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How to Get Better Sleep Through Diet and Nutrition

Sleep plays a crucial role in our health. With a few small changes, you can get better sleep and live a happier life.

Person sleeping with illustration of moons, and stars

Sleep is a fundamental part of life. It is essential to our physical and mental health. We spend about one-third of our lives sleeping. Sleep allows the body to repair and rejuvenate itself and helps the brain be more alert, focused and creative the next day.

There are many reasons why people don't get enough sleep. Stress, lack of time, even work responsibilities can all contribute to a restless night. We know that the lack of sleep can have adverse effects on our health, but we never really think about it until we start feeling the effects, and they can be debilitating when we get poor quality sleep over an extended period.

As a result of intense sleep research, it's clear that there are many ways the foods we eat can help to improve or reduce our quality of sleep. Let's take a closer look at them now.


It's well-known that caffeine can reduce sleep quality. Caffeine is a stimulant that can improve your mood and concentration. However, caffeine has an antagonist effect on adenosine, which is the neurotransmitter that makes you sleepy.


Drinking coffee at night before bedtime can make it harder for you to fall asleep and stay asleep. Try swapping to decaf coffee or herbal tea in the evening.

Protein-rich Foods

Tryptophan is an essential amino acid that comes from protein. It helps regulate sleep as well. This is because tryptophan is used to make melatonin, the hormone that helps maintain our sleep cycle.

Our body doesn't produce tryptophan on its own, so we need to rely protein-rich foods in our diet for it.


To promote better sleep, focus on eating protein-rich foods such as eggs, fish and poultry. Almonds, soybeans, and other nuts are also great sources of tryptophan.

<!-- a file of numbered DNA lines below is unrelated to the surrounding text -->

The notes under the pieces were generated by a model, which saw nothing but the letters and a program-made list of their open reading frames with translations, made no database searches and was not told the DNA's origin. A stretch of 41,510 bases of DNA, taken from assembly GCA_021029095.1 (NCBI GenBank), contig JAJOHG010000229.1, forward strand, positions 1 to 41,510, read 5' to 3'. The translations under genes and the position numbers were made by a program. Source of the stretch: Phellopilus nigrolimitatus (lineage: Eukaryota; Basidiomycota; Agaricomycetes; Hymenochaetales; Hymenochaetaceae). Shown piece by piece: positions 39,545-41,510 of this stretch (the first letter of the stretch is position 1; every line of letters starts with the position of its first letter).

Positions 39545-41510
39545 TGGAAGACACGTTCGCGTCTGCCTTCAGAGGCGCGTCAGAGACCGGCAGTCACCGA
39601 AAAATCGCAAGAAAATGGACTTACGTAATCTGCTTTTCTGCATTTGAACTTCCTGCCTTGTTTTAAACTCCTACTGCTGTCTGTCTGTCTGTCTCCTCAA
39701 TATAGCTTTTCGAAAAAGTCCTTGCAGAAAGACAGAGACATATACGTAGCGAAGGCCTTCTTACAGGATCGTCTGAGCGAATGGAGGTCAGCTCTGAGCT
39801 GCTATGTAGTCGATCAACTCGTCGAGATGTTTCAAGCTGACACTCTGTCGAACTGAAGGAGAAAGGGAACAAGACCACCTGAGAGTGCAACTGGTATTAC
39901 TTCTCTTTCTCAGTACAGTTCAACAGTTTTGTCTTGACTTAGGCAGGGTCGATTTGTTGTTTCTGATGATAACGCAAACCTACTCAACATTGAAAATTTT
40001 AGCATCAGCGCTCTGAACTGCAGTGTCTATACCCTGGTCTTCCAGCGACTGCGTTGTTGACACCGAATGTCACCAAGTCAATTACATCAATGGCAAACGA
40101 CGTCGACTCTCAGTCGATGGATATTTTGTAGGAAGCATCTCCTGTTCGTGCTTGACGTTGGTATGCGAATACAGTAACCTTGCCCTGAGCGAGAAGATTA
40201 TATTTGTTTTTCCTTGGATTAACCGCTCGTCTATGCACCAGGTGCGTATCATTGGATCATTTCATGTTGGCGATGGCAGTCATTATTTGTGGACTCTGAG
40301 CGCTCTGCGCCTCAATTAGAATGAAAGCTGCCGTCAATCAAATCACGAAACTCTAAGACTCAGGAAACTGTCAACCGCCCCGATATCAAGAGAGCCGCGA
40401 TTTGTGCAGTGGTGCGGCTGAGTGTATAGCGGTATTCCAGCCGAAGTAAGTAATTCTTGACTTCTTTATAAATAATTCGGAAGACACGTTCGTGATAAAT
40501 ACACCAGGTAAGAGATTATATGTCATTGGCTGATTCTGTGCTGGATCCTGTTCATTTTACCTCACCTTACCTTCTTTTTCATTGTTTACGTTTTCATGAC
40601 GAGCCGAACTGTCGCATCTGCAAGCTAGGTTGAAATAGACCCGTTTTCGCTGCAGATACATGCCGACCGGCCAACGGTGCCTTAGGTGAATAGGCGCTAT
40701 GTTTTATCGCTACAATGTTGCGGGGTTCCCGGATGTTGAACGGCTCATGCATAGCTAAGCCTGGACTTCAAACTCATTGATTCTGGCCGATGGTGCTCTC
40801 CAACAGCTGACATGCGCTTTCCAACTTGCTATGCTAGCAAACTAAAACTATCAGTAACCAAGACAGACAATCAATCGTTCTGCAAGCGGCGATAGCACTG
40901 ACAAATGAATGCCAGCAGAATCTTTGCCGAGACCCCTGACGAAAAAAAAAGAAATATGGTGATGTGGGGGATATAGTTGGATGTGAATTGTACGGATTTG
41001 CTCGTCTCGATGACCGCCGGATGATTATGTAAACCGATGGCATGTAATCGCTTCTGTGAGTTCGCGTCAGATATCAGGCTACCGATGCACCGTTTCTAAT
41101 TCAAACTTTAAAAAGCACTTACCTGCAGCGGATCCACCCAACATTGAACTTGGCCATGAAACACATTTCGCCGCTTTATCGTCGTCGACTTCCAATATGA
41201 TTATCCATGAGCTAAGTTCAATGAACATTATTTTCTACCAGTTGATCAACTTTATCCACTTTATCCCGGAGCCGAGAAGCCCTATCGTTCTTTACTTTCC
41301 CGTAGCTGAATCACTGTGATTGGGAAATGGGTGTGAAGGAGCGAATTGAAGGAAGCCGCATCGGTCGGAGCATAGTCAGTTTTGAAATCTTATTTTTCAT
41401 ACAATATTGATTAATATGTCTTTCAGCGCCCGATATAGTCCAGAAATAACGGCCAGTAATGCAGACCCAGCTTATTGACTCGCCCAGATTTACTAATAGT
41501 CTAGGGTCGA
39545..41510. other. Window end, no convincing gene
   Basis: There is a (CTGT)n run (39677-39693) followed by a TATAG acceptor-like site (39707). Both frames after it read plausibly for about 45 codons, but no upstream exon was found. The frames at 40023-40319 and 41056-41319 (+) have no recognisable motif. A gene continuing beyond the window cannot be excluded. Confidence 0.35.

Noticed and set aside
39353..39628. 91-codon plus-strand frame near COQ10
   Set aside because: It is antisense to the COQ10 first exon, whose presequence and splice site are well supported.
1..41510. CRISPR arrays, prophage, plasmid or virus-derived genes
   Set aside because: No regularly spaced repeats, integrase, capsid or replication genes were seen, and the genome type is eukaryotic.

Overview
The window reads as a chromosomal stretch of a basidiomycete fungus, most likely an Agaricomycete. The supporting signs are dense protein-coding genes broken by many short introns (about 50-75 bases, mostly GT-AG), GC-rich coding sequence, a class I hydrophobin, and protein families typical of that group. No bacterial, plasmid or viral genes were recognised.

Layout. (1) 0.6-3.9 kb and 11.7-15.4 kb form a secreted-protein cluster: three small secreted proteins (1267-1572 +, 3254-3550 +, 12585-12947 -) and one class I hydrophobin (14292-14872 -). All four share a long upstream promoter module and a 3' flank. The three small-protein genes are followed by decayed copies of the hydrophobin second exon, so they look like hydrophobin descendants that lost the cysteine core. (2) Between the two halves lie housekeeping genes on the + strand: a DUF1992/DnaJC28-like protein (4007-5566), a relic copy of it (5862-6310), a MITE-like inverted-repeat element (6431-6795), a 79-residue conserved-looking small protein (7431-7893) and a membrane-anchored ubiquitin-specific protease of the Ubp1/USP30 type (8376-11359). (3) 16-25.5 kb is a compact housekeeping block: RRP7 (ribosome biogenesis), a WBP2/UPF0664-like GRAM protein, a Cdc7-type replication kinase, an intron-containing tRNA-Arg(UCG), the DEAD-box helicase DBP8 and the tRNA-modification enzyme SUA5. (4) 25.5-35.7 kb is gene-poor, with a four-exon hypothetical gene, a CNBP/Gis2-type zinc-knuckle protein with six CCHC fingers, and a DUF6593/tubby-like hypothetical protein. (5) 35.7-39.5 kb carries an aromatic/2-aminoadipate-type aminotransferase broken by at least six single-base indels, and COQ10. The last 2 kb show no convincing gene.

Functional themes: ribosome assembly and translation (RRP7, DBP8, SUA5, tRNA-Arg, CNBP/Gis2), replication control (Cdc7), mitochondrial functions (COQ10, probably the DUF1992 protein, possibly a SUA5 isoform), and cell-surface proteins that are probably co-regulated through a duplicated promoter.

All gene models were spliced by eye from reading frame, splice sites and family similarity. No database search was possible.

Low GI Foods

Low-glycemic index (GI) foods release glucose slowly into the bloodstream. These foods help prevent spikes in blood sugar levels and reduce the risk of heart disease, diabetes, and insulin resistance.

But interestingly, researchers found that some people (women in post-menopause) who ate a low-GI diet were less likely to suffer from sleep disturbances and insomnia.

Wholegrain cereals
Image credit: Marilyn Barbone

If you experience insomnia, you could try incorporating more low GI foods into your diet. Apart from helping with your sleeplessness, it will also be good for your overall health.


Some examples of low GI foods include:
Brown rice
Plain yoghurt and other non-sweetened dairy foods 

Omega 3 Fats and Chronic Inflammation

Chronic inflammation is a condition that occurs when the immune system is activated for a prolonged period. It can be caused by several things, like physical trauma, illness, and lifestyle. Research has shown a connection between inflammation and disrupted sleep in recent years.

Omega 3s can be used to help with inflammation, and there have also been studies looking at the effectiveness of Omega 3 in improving sleep. Omega-3 fatty acids are a group of polyunsaturated fats found in certain types of fish and in some plants.

The results of Omega 3 have seen some benefits in sleep quality in some populations, but it is mixed. However, a wide range of health benefits from a diet rich in omega-3 fats exist. This includes brain and heart health and hopefully sleep as well.


Some good sources of omega-3 fats are fatty fish, walnuts, chia seeds, flaxseeds, and oils like canola and soybean oil.

Final thoughts

If left unchecked, disturbed sleep can start to take a toll on health and wellbeing. Dietary factors like protein intake and low-GI foods are worth exploring to help play a supportive role in improving your sleep, in conjunction with other strategies.



Zhao M, Tuo H, Wang S, Zhao L. The effects of dietary nutrition on sleep and sleep disorders. Mediators of inflammation. 2020 Oct;2020.

Peuhkuri K, Sihvola N, Korpela R. Dietary factors and fluctuating levels of melatonin. Food & nutrition research. 2012 Jan 1;56(1):17252.



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